Monthly Archives: March 2016

Lillian in Assets Finds Work, Home and Hope

Lillian had been homeless for twelve years when she arrived at DECSA exhausted and discouraged. She was facing mental and emotional health challenges, and she was more than ready to find some stability. “I was broken, and I was trying to hide it, but I felt like I wasn’t worth anything,” she says.

Through our Assets for Success program, Lillian started to find her feet again. “Everyone at DECSA believed in me. They kept telling me I deserved something better, and I could get there.” The Assets team worked with her to gain several certificates and credentials that would show employers her credibility and open doors for Lillianconsistent work. She completed training in First Aid/CPR, ProServe, construction safety, Workplace Hazardous Materials, Medical Administration, and Applied Suicide Intervention Skills.

Then, with guidance from the Assets team, she found work as a Personal Care Aide in a group home for children, so now she is using her skills and strengths to serve kids who face challenges.

Lillian received the financial aid she needed to rent an apartment, and she has been able to furnish it through donations from one of DECSA’s connections. Now Lillian is settling into her new life.

“I get up in the morning, and I look out my window, and I’m facing a lake! Last year I was homeless. Now I am in awe, and I’ll be grateful forever to DECSA because I’d lost hope in myself and they kept telling me I could get on my feet again. They believed in me, and I feel like they gave me back myself.”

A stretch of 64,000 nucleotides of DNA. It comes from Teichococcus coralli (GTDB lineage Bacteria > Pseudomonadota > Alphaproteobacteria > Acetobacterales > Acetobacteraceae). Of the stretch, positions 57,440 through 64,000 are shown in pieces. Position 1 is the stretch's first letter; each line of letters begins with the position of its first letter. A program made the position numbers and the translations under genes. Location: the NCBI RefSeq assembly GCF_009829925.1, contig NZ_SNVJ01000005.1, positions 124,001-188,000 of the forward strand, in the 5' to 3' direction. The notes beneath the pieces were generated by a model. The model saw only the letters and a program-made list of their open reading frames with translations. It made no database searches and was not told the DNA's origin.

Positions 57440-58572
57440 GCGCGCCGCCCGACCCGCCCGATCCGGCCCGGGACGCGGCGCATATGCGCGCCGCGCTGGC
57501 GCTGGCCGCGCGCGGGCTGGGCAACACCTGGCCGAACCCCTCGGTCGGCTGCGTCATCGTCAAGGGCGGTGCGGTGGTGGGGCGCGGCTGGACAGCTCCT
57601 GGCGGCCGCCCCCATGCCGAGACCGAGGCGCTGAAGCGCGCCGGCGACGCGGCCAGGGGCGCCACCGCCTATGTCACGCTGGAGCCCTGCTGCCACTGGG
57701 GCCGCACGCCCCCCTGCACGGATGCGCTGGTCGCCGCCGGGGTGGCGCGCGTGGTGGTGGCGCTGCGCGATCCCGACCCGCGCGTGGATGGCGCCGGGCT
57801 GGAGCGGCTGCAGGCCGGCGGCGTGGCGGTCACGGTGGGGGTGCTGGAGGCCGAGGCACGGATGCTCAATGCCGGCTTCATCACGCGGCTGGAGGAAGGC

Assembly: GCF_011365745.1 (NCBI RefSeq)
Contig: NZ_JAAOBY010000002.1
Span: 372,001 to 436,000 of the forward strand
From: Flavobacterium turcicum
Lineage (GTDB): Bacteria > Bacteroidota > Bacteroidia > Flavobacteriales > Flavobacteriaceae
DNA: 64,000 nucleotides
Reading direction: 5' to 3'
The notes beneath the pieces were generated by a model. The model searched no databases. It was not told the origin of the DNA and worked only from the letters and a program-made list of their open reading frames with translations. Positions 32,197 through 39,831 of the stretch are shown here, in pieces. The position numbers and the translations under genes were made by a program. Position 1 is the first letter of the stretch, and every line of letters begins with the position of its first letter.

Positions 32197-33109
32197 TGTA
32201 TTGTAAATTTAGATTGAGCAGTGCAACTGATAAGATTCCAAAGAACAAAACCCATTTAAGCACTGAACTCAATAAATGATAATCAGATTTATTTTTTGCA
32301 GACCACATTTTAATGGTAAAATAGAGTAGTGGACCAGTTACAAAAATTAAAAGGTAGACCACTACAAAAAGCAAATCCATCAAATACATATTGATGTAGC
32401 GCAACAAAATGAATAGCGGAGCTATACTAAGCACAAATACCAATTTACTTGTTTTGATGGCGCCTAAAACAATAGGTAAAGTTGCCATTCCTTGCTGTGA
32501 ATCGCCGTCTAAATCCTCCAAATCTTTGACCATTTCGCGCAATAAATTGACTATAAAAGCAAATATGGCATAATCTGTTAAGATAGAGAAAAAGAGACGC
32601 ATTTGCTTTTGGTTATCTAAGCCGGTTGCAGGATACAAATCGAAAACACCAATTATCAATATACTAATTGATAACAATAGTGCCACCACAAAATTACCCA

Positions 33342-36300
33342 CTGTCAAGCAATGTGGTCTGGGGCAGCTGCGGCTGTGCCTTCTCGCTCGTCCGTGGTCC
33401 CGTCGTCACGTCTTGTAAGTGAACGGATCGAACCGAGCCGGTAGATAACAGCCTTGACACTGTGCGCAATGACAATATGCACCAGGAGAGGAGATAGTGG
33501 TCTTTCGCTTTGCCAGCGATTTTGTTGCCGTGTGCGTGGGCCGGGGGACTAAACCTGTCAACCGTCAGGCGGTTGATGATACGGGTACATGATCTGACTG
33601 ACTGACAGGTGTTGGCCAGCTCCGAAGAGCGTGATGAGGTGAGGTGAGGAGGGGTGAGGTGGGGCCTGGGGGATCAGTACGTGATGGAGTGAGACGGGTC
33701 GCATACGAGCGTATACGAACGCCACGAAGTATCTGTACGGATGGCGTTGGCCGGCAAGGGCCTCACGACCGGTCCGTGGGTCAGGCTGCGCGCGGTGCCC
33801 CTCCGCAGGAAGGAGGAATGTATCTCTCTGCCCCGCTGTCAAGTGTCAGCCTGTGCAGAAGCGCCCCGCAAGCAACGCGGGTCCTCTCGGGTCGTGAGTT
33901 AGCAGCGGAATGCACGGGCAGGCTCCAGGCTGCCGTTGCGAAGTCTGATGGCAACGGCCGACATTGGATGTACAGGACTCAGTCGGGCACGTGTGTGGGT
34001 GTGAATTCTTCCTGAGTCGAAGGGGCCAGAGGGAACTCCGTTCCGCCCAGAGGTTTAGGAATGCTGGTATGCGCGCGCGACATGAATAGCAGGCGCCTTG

We are so proud of Lillian, who has showed herself to be brave, determined, hard-working, and very capable. Congratulations, Lillian!

Researchers Say, “Being vulnerable improves mental health.”

Dark FaceEvery day at DECSA, we work with people who are living with shame because of differences they have, experiences they’ve had, and choices they’ve made.
We all live with shame, and it’s frightening to be vulnerable about the weak and damaged parts of ourselves, so we keep our secrets hidden.

But Brene Brown, a researcher who has been studying shame and vulnerability for over ten years, says, “Shame derives its power from being unspeakable…If we speak shame, it begins to wither.” Her research has shown that people actually become mentally healthier when they are vulnerable, and other researchers agree. Ziyad Marar, another scientist who has studied vulnerability says that the “shared and forgiving sense of frailty” that comes from being honest “is redemptive in a way that nothing else can be.”

At DECSA, we’re creating a place where people can honestly share their stories and find mental and emotional healing through vulnerability and acceptance because we know people need a place to be real.

In conclusion, we’d like to challenge you to ask yourself two questions today: “What parts of myself am I hiding?” and “Who can I be real with?” By being vulnerable, you free yourself to be yourself, and you give others courage to do the same.